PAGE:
Why I Fell in Love With Scotland

Let me set the scene: After a four-hour train ride from London to Edinburgh, I stepped onto the platform at Waverley Station. On my first international solo trip, this next city was one that I didn’t know much about. Heck, the only reason I choose to make this part of my itinerary was because my cousin said I had to see it for myself. She made me read Twilight before it was popular so I knew her instincts were spot on. Little did I know, I was about to fall heart-first in love with the country of Scotland. 

Walking the Royal Mile toward Edinburgh Castle, I’m sure I looked like an American tourist, gawking at the antique architecture and looking confused trying to find the way to my hostel. If you have read some of my work before and are putting the pieces together, I wrote about how this was The Best Hostel in Edinburgh. I won’t take a deep dive into this place, but I had a great time during my short stay here. While in Edinburgh, I toured the castle, walked by Arthur’s Seat, and made friends on a pub crawl. 5 am came way too early for someone who got in from a night out at 2 am, but I had to get to my next destination to go to what is now my favorite place I have ever been.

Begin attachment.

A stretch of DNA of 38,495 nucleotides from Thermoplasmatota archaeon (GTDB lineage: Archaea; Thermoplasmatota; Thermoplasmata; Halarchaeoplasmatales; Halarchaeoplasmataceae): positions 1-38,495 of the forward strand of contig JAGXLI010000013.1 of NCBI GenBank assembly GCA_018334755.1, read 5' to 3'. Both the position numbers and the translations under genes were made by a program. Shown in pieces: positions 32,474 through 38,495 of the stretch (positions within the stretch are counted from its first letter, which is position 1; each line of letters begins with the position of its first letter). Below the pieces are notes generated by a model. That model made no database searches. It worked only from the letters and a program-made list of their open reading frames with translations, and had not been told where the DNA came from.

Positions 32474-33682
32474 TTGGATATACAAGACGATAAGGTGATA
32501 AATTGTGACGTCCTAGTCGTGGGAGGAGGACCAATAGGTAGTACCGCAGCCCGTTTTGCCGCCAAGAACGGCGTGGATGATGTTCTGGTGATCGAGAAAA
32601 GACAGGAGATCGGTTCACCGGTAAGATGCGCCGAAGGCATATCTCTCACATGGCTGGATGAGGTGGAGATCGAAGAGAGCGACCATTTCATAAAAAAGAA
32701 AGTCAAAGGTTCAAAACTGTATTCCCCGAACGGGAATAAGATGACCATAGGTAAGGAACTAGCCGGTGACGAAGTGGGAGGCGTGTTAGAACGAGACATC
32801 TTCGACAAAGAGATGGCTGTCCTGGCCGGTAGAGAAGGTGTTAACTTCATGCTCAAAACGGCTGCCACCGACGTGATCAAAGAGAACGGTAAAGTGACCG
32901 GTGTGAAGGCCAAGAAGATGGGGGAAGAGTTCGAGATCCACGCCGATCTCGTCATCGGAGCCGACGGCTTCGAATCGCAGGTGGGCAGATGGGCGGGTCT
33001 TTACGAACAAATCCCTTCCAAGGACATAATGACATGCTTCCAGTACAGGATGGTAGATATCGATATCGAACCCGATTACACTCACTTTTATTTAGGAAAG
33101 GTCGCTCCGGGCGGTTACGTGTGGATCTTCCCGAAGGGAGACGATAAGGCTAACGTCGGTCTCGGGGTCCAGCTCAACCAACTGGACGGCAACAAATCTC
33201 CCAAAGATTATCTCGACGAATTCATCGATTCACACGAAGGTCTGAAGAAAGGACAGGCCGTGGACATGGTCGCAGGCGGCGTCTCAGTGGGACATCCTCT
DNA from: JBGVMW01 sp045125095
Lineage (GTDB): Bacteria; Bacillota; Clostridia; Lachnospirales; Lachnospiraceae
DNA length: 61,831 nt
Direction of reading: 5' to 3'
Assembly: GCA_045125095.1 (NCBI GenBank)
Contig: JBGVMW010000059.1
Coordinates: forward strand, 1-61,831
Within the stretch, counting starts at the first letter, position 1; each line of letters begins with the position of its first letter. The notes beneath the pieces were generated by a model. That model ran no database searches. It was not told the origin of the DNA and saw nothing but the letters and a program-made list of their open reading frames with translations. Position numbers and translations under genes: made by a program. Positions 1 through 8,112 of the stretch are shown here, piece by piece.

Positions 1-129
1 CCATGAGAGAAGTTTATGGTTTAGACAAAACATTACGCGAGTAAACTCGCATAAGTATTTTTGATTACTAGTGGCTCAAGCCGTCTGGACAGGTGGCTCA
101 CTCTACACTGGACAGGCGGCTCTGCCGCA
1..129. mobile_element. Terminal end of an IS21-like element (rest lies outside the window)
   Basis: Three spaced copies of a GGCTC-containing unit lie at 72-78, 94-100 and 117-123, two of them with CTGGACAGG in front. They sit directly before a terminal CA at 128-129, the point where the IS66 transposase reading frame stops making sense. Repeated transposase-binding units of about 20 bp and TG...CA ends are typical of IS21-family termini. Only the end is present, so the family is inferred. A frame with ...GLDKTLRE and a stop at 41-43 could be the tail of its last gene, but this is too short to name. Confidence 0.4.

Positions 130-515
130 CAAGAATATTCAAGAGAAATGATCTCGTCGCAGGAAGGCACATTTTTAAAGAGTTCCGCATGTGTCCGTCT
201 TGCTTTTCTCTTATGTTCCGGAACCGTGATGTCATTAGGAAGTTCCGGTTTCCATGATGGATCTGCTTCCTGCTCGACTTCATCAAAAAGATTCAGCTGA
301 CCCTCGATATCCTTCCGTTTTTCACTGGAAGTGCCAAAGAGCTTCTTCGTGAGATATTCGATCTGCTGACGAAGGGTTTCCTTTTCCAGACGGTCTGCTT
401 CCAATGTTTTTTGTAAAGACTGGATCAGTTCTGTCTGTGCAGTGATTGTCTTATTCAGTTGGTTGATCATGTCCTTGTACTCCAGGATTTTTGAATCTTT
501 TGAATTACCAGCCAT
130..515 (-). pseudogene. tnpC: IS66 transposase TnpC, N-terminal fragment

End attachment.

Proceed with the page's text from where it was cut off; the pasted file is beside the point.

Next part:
As I tried not to fall asleep on my hour-long train ride from Edinburgh to Glasgow, my mind kept wandering from thoughts of the night before to the upcoming day tour of the Highlands I was getting ready to embark on. We got to explore only a small part of the Highlands, but just that little portion made me want to live there. Nessie wasn’t out in Loch Ness, but I took my sweet time apart from the group searching for her. I also got to try a Scottish delicacy: haggis. The next day in Glasgow, I woke up to what looked like some sort of rally happening with men in kilts and Scotland flags flying everywhere. I always thought it might have something to do with Scotland trying to gain their independence from the U.K. Turns out I was right as I looked it up as I was writing this blog. I ended my time in Scotland on a ferry, heading toward Belfast. Looking out to the waters of the North Channel, I was already missing the new and exciting place I had come to love over the past two days and dreaming of the day I could go back. 

I don’t think it was any one thing that made me head over heels for this country. Maybe the people I came into contact with that were helpful and kind had something to do with it. Or was it the rich history and folklore of the different clans? The landscape that left me speechless also probably had a big role in it. Trying to fit everything into two days was a mistake that I will never let happen again. You know when you are doing something uncomfortable and someone tells you, “Go to your happy place”, mine is a little cottage with a thatched roof in the Scottish Highlands with some animals and nothing around for miles except the beautiful scenery. 

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